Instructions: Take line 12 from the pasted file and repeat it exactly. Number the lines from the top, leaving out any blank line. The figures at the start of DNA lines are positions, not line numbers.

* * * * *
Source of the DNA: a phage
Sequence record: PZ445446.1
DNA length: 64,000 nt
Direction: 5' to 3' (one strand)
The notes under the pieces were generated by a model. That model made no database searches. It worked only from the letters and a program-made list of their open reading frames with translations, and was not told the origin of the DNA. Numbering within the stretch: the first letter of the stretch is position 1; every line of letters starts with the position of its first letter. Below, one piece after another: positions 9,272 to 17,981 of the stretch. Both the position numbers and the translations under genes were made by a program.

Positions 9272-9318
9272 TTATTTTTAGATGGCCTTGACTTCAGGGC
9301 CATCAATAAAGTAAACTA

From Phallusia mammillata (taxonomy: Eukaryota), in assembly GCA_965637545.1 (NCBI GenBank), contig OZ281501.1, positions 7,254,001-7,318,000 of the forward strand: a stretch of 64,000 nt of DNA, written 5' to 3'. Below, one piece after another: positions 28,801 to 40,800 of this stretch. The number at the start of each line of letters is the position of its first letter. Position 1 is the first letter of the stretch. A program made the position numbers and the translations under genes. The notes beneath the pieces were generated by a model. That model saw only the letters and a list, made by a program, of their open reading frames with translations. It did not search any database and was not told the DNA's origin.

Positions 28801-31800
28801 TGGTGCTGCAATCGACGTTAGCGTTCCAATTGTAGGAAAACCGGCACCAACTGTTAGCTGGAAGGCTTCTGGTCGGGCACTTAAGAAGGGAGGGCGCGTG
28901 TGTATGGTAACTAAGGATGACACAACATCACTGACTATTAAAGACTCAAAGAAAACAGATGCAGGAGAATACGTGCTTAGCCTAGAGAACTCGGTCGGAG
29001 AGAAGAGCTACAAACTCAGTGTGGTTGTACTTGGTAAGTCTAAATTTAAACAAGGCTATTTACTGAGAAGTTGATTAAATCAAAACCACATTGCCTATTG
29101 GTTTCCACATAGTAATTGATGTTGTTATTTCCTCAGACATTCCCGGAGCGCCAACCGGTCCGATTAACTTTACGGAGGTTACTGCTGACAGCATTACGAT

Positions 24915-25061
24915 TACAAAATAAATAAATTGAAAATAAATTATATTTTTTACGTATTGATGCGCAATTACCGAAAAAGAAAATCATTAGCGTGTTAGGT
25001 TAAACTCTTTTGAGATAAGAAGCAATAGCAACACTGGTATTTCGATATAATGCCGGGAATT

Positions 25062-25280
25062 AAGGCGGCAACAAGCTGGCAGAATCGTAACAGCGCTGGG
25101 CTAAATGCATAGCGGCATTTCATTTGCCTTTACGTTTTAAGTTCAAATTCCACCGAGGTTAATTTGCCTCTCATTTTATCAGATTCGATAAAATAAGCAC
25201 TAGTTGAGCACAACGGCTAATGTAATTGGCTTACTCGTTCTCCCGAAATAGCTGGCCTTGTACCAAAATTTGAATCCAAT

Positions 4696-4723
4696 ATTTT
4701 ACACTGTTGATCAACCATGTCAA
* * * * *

28901 TGTATGGTAACTAAGGATGACACAACATCACTGACTATTAAAGACTCAAAGAAAACAGATGCAGGAGAATACGTGCTTAGCCTAGAGAACTCGGTCGGAG